This year's New Harmonies traveling exhibit debuts March 12 at the Asbury Park Public Library (500 First Ave.), home of a Bruce Springsteen collection. But programs are already starting.
"It's going to be like Woodstock all year," songwriter and former Styx band member Glen Burtnik proclaimed at a recent Musical Heritage Year fundraiser. In keeping with a Smithsonian focus on the future, the bluegrass and rock show at the legendary Stone Pony music club (913 Ocean Ave.) included a 16-year-old, classically trained violinist, Taylor Hope.
The now-resurrected city's vibrant music scene was an emotional and economic lifeline during an era of decline and despair. "Back when things were bad," says Stone Pony General Manager Caroline O'Toole, the music provided "a glimmer of light."
An important part of Asbury Park's history is drawing people together for a good cause, and the city's heritage year will kick off with a documentary and a concert series, Jan. 13-16, benefiting Light of Day, which raises money worldwide for Parkinson's and related diseases.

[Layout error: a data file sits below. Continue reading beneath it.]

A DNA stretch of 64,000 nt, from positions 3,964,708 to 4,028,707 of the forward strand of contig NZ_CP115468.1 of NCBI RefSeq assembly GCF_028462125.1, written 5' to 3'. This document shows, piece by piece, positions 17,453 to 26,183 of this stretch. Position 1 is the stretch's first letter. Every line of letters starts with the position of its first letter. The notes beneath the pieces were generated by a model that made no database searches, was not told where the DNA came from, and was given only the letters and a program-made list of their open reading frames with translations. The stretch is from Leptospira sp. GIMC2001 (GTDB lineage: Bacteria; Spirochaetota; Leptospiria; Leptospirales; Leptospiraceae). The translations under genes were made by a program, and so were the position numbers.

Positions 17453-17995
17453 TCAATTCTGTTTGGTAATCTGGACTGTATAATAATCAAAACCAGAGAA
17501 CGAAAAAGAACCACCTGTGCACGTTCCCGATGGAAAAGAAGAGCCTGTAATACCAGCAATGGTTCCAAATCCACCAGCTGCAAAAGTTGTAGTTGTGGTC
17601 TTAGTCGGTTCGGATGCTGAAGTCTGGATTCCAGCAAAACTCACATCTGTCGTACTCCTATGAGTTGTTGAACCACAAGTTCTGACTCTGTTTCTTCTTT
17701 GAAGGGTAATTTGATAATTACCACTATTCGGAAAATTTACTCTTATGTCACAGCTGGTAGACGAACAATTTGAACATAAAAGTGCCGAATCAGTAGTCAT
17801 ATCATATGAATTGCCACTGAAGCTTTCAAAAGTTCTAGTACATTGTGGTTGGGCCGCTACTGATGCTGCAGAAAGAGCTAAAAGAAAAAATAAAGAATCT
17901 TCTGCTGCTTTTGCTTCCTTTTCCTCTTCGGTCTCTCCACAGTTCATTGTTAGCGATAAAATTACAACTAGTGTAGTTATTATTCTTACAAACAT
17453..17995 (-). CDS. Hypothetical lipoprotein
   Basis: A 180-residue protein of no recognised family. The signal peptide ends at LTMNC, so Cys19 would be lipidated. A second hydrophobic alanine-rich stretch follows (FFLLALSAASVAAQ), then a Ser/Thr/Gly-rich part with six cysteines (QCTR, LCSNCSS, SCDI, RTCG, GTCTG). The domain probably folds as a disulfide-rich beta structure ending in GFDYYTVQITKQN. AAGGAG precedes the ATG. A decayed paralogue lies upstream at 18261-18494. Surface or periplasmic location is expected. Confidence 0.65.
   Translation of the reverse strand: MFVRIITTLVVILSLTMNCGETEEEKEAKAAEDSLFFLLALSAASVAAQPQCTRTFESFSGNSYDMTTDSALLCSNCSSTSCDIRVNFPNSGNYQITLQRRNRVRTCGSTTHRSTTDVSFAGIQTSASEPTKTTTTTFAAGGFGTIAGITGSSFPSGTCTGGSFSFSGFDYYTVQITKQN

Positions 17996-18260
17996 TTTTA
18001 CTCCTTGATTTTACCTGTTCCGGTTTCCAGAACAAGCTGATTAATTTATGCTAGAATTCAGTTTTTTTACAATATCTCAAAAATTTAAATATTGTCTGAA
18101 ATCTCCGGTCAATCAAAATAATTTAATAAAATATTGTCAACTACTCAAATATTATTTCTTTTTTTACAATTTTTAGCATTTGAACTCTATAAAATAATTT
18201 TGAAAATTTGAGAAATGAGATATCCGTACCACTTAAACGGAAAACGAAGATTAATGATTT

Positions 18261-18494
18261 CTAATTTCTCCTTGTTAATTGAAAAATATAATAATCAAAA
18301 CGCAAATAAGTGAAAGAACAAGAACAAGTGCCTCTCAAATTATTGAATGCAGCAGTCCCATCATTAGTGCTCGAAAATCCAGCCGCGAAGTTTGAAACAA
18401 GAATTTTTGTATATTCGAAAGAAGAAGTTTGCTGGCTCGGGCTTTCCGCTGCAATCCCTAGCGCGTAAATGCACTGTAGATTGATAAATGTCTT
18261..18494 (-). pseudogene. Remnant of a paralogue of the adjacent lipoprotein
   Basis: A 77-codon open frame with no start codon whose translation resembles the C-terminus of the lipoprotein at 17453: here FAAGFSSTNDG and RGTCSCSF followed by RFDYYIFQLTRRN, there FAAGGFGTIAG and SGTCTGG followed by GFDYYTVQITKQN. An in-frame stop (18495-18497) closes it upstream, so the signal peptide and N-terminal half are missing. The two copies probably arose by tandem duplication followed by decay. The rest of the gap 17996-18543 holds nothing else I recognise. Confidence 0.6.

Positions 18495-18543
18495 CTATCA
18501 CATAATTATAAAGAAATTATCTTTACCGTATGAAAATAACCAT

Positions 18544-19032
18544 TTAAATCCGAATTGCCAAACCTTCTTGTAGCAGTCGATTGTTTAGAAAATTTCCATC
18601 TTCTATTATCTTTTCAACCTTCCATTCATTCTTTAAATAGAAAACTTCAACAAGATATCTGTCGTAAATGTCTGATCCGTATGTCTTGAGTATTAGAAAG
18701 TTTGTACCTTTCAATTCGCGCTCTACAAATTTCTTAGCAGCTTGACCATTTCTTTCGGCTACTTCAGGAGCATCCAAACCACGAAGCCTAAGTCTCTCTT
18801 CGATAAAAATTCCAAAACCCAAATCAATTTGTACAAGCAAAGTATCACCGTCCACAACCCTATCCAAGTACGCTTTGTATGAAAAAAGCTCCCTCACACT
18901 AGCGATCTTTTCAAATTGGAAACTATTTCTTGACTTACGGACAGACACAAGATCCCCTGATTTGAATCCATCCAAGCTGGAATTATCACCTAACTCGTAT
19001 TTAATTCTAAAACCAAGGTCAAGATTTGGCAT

"It's like a big family, working together to make it happen," says founder Bob Benjamin, a music executive.
At the centerpiece concert, Springsteen collaborators Alejandro Escovedo, Joe Grushecky and Jesse Malin will be among the headliners at the Paramount Theatre (1300 Ocean Ave.) Springsteen himself sometimes takes the stage.
Asbury Park's storied past is intertwined with John Philip Sousa; Glen Miller, Benny Goodman, Tommy Dorsey, Count Basie, Billie Holiday, Lionel Hampton and Johnny Cash. During New Harmonies, teens will explore elders' favorite musical moments.
Other New Jersey topics include music technology. An exhibit at the West Deptford Free Public Library (420 Crown Point Road) will focus on the RCA record company.
Think Minnesota's mostly about polka music? Think again.
The state's New Harmonies tour will accentuate "absent narratives" musical, written and oral stories that haven't always gotten mainstream attention: Mexican, Somali, Dakota, Ojibwe, Laotian.